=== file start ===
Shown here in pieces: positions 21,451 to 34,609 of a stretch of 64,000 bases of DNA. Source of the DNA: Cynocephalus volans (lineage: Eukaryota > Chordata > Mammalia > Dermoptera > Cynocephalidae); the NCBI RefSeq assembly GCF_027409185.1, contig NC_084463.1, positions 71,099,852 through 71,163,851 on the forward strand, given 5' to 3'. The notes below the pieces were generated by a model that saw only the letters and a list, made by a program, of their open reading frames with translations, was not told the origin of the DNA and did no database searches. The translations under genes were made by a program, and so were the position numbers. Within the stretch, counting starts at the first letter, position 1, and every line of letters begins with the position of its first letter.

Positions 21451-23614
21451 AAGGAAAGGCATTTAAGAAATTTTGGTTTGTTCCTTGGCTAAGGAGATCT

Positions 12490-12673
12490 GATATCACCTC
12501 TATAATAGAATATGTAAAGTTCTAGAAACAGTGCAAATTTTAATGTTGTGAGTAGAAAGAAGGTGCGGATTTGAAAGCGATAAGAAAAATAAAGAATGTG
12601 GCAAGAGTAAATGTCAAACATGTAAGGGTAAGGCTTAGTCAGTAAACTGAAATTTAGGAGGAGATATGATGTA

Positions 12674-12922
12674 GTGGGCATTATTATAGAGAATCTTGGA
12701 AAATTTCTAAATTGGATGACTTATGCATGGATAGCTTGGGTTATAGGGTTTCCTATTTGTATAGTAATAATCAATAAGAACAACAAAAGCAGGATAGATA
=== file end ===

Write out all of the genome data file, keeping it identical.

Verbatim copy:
Shown here in pieces: positions 21,451 to 34,609 of a stretch of 64,000 bases of DNA. Source of the DNA: Cynocephalus volans (lineage: Eukaryota > Chordata > Mammalia > Dermoptera > Cynocephalidae); the NCBI RefSeq assembly GCF_027409185.1, contig NC_084463.1, positions 71,099,852 through 71,163,851 on the forward strand, given 5' to 3'. The notes below the pieces were generated by a model that saw only the letters and a list, made by a program, of their open reading frames with translations, was not told the origin of the DNA and did no database searches. The translations under genes were made by a program, and so were the position numbers. Within the stretch, counting starts at the first letter, position 1, and every line of letters begins with the position of its first letter.

Positions 21451-23614
21451 AAGGAAAGGCATTTAAGAAATTTTGGTTTGTTCCTTGGCTAAGGAGATCT

Positions 12490-12673
12490 GATATCACCTC
12501 TATAATAGAATATGTAAAGTTCTAGAAACAGTGCAAATTTTAATGTTGTGAGTAGAAAGAAGGTGCGGATTTGAAAGCGATAAGAAAAATAAAGAATGTG
12601 GCAAGAGTAAATGTCAAACATGTAAGGGTAAGGCTTAGTCAGTAAACTGAAATTTAGGAGGAGATATGATGTA

Positions 12674-12922
12674 GTGGGCATTATTATAGAGAATCTTGGA
12701 AAATTTCTAAATTGGATGACTTATGCATGGATAGCTTGGGTTATAGGGTTTCCTATTTGTATAGTAATAATCAATAAGAACAACAAAAGCAGGATAGATA